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Am J Clin Nutr. 2009 Nov;90(5):1132-7. doi: 10.3945/ajcn.2009.27820. Epub 2009 Sep 30.

Adipose tissue distribution after weight restoration and weight maintenance in women with anorexia nervosa.

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Department of Psychiatry, Columbia University Medical Center, and New York State Psychiatric Institute, New York, NY, USA.



Body image distortions are a core feature of anorexia nervosa (AN). We, and others, previously reported abnormalities in adipose tissue distribution after acute weight restoration in adult women with AN compared with body mass index-matched healthy control women. Whether these abnormalities persist over time remains unknown.


We aimed to 1) replicate previous findings that showed preferential central accumulation of adipose tissue in recently weight-restored AN women compared with control subjects, 2) describe the change within patients with longer-term (1-y) weight maintenance, and 3) compare adipose tissue distribution after 1-y maintenance with that of control subjects.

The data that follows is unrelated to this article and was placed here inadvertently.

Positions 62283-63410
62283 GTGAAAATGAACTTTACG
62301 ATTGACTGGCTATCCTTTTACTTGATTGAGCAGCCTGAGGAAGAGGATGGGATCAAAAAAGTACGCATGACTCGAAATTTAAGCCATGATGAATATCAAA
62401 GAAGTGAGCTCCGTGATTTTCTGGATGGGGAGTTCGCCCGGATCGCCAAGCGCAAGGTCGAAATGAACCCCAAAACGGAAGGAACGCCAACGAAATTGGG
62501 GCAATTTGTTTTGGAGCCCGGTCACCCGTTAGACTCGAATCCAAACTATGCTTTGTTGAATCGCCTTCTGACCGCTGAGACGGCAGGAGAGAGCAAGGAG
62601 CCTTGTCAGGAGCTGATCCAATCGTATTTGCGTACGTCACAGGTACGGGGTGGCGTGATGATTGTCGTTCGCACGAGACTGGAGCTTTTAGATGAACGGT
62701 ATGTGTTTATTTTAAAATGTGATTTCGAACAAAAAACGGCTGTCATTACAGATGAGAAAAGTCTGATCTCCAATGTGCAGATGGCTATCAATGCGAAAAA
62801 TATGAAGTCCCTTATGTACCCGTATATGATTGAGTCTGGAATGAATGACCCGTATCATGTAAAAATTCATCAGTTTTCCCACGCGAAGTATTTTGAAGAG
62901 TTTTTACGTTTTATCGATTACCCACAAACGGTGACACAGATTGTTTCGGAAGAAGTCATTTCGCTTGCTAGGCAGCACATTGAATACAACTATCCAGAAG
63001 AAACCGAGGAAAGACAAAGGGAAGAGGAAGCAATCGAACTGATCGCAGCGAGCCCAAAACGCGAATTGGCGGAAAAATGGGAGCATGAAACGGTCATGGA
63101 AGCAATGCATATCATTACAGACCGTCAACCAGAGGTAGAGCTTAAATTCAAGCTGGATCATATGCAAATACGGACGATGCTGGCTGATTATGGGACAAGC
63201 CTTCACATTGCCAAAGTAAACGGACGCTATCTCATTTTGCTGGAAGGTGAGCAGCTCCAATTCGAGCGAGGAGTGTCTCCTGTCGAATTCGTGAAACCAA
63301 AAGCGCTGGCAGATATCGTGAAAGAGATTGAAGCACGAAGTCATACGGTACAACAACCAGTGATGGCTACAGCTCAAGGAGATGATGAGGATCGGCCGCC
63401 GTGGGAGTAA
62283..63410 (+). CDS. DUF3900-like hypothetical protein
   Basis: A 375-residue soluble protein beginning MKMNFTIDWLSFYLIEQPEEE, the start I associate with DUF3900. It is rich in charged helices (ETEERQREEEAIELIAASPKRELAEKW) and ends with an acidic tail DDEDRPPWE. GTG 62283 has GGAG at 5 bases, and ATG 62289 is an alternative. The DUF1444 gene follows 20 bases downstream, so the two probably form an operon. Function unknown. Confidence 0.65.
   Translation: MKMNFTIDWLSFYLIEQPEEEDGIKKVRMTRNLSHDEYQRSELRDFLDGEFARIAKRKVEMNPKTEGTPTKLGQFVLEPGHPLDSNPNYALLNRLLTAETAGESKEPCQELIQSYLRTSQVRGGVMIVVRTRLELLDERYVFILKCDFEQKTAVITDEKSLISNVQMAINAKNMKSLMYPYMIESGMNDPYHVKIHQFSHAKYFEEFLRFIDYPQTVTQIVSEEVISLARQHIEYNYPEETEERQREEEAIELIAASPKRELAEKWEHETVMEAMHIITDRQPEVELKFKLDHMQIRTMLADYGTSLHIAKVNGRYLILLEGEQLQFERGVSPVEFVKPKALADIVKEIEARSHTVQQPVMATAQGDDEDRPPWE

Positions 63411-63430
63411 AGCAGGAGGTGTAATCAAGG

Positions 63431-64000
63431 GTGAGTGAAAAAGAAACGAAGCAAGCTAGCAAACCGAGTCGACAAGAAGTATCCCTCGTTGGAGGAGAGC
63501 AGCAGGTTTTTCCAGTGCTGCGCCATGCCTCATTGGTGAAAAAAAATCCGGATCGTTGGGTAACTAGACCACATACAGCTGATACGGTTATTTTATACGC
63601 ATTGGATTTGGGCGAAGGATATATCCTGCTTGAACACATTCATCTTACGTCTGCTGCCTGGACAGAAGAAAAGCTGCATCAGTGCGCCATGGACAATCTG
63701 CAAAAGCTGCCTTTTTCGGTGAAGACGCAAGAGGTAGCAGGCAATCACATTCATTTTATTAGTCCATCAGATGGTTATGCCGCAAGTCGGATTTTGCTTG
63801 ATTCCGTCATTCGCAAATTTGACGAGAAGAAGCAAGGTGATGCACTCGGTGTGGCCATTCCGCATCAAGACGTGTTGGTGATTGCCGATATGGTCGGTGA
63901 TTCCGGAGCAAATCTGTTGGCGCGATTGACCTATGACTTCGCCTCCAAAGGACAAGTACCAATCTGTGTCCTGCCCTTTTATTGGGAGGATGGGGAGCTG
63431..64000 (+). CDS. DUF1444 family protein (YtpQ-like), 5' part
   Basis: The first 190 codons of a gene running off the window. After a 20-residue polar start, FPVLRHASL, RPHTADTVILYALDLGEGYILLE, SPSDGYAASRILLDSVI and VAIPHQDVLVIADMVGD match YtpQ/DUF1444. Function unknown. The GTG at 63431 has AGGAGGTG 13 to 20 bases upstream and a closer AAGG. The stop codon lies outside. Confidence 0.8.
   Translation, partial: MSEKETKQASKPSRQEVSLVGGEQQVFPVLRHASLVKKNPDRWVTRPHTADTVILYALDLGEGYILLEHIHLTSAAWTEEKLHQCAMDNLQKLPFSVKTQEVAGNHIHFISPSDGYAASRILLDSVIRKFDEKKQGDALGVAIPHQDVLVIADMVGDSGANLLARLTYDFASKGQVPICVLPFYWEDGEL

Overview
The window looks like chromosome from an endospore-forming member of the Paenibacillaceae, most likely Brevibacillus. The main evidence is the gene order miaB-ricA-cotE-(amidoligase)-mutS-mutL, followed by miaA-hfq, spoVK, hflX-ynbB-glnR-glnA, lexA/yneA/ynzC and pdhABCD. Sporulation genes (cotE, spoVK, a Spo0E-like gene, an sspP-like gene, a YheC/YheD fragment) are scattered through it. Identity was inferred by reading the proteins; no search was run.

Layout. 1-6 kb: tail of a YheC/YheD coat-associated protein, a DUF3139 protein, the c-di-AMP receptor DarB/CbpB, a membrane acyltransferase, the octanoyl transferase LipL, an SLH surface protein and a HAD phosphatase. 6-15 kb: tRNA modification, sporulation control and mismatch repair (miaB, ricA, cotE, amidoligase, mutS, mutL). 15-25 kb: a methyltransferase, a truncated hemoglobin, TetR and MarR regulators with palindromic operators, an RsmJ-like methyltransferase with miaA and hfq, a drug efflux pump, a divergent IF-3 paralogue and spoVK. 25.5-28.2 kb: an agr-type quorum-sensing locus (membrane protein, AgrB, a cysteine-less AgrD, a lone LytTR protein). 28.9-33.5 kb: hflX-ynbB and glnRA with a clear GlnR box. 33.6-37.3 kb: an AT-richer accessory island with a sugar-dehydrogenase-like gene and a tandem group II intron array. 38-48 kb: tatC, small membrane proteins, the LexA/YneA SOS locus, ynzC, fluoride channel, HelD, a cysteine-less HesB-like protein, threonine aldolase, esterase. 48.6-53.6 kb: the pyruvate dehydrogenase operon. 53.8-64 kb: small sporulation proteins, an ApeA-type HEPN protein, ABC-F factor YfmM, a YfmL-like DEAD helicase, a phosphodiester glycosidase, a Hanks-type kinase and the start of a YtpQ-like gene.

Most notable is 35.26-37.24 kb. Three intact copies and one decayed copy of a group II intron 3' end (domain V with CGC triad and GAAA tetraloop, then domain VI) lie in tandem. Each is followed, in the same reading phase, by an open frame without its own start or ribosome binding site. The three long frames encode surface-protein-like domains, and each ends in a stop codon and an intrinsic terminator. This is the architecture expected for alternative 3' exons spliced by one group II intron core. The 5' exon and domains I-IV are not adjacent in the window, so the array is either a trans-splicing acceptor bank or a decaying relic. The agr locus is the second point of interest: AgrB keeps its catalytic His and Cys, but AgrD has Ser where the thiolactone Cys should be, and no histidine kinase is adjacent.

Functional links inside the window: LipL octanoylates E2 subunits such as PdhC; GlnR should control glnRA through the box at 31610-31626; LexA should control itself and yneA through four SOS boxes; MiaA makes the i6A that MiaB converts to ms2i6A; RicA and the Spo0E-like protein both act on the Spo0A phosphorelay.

Body composition and adipose tissue distribution were assessed by whole-body magnetic resonance imaging in women with AN shortly after weight normalization (n = 30) and again 1 y after hospital discharge (n = 16) and in 8 female control subjects at 2 time points.


With acute weight restoration, AN patients had significantly greater visceral and intermuscular adipose tissue compared with control women [visceral: 0.75 +/- 0.26 compared with 0.51 +/- 0.26 kg in AN patients and controls, respectively (P = 0.02); intermuscular: 0.46 +/- 0.17 compared with 0.29 +/- 0.13 kg in AN patients and controls, respectively (P = 0.01)]. With maintenance of normal weight for approximately 1 y, visceral adipose tissue distribution in AN patients was not different from that in healthy control subjects.


In adult women with AN, normalization of weight in the short term is associated with a distribution of adipose tissue that is consistent with a central adiposity phenotype. This abnormal distribution appears to normalize within a 1-y period of weight maintenance. This research was registered at as NCT 00271921 and NCT 00368667.

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